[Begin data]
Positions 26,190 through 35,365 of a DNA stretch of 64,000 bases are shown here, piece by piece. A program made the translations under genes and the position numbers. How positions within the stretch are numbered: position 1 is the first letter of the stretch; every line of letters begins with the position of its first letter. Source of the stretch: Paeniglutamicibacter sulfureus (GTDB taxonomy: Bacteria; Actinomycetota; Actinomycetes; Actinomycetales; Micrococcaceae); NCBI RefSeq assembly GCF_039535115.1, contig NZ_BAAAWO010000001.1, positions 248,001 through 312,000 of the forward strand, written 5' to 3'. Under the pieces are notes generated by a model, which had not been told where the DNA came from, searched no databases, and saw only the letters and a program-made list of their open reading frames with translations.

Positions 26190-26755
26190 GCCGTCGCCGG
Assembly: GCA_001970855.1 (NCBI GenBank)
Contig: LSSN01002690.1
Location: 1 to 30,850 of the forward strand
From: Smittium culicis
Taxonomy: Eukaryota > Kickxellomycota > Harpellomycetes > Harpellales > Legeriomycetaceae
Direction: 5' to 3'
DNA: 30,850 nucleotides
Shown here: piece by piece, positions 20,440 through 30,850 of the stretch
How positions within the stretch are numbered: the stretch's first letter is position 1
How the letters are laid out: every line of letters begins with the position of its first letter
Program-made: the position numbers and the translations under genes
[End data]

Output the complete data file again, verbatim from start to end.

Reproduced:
Positions 26,190 through 35,365 of a DNA stretch of 64,000 bases are shown here, piece by piece. A program made the translations under genes and the position numbers. How positions within the stretch are numbered: position 1 is the first letter of the stretch; every line of letters begins with the position of its first letter. Source of the stretch: Paeniglutamicibacter sulfureus (GTDB taxonomy: Bacteria; Actinomycetota; Actinomycetes; Actinomycetales; Micrococcaceae); NCBI RefSeq assembly GCF_039535115.1, contig NZ_BAAAWO010000001.1, positions 248,001 through 312,000 of the forward strand, written 5' to 3'. Under the pieces are notes generated by a model, which had not been told where the DNA came from, searched no databases, and saw only the letters and a program-made list of their open reading frames with translations.

Positions 26190-26755
26190 GCCGTCGCCGG
Assembly: GCA_001970855.1 (NCBI GenBank)
Contig: LSSN01002690.1
Location: 1 to 30,850 of the forward strand
From: Smittium culicis
Taxonomy: Eukaryota > Kickxellomycota > Harpellomycetes > Harpellales > Legeriomycetaceae
Direction: 5' to 3'
DNA: 30,850 nucleotides
Shown here: piece by piece, positions 20,440 through 30,850 of the stretch
How positions within the stretch are numbered: the stretch's first letter is position 1
How the letters are laid out: every line of letters begins with the position of its first letter
Program-made: the position numbers and the translations under genes